Thankfully, some public health and social justice advocates are able to articulate the hypocrisy of ABI sponsoring UFC while it puts a Bud Light Lime sign on a Pride parade program, waves a rainbow flag, and implores "drink responsibly." But the UFC audience, including the general public and youth nationwide, continue to be saturated with more and more graphic violence directed at young people. Brought to them by Bud Light.

FIFA Tells Brazil to Take Public Safety and Stuff It - Demands Alcohol Sales at World Cup

February 7, 2012         

beer brazil_fifa_soccerProving once again that it puts profits before “the beautiful game,” the Federation Internationale de Football Association (FIFA) has demanded that Brazil lift its ban on the sale of alcoholic beverages at soccer matches during the 2014 World Cup. The governing body of soccer went so far as to order that the “right to sell beer” be enshrined in a special World Cup law being considered by Congress. A right to sell beer? How about a right to attend the premier event in sports without alcohol-induced violence? Anyone?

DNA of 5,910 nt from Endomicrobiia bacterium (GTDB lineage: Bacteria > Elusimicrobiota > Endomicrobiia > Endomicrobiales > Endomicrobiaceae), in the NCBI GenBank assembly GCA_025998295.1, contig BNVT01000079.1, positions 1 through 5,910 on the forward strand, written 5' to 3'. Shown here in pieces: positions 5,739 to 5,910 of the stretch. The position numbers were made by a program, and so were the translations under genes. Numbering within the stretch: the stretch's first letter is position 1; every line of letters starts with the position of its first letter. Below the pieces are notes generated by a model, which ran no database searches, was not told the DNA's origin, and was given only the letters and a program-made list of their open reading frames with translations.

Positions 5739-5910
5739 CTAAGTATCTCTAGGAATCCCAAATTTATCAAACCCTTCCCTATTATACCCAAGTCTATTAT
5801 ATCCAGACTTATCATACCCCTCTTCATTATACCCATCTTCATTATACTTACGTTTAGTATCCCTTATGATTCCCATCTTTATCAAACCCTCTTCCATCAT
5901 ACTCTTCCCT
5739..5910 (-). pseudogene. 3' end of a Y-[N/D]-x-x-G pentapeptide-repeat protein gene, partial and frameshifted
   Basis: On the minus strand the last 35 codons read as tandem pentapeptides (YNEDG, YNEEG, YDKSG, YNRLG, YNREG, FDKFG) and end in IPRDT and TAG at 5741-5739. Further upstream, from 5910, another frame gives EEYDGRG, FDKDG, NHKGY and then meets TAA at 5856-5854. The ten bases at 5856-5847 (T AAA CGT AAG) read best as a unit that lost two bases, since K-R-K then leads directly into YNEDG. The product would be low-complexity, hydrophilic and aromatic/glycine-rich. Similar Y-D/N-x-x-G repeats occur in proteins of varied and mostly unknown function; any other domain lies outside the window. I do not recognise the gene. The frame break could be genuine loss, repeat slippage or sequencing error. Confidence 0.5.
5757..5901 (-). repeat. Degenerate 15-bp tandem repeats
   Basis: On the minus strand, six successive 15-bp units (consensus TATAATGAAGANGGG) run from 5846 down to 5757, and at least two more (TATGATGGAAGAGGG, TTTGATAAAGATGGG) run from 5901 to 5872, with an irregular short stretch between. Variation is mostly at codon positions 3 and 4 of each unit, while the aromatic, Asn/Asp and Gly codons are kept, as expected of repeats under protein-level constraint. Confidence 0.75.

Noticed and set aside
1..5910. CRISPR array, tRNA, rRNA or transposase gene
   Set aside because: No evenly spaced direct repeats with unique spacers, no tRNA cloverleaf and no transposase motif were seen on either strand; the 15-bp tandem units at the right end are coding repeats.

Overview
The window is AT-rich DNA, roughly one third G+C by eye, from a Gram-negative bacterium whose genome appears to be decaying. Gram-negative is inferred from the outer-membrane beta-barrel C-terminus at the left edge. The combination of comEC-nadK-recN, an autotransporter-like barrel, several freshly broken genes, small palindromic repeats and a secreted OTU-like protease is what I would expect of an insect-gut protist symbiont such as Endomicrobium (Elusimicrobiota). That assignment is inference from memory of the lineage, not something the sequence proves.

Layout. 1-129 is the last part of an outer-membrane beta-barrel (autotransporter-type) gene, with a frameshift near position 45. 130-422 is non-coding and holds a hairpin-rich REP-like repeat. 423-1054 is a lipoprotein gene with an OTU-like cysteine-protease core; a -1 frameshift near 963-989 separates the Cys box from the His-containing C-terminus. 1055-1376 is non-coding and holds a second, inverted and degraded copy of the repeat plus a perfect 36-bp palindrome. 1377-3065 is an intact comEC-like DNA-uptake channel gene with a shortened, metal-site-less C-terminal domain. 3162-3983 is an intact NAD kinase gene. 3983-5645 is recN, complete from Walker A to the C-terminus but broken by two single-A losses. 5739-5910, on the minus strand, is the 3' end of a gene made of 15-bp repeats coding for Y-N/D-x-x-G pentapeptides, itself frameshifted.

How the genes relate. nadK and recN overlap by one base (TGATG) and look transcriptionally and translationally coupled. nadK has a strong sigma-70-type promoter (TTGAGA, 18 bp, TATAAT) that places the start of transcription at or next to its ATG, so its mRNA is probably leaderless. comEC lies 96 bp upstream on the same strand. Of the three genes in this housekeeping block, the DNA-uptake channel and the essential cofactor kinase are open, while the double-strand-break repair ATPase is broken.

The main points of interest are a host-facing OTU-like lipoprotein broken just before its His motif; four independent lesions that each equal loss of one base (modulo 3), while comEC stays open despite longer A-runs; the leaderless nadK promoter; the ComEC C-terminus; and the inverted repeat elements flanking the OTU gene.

In an effort to reduce alcohol-related sports violence and protect public health in general, alcohol sales are currently banned from football stadiums in Brazil. A World Health Organization study carried out in countries including Brazil, showed that about 46% of violent incidents seen in the emergency room were related to alcohol use. The study also demonstrated that injuries from violent incidents increase with alcohol use. In light of the overwhelming evidence, Brazil’s health minister urged Congress to maintain the ban. Yet FIFA, despite its claims of a mission to “build a better future,” will have nothing of it. Secretary-General Jerome Valcke responded: “Alcoholic drinks are part of the FIFA World Cup, so we're going to have them. Excuse me if I sound a bit arrogant but that's something we won't negotiate.” Clearly when FIFA weighs the money they make from sponsors like Anheuser-Busch InBev's Budweiser brand - which is estimated to pay tens of millions of dollars for sponsorship and exclusive pouring rights - against the health and safety of the approximately 3 million people expected the attend the games, they come up with a clear winner.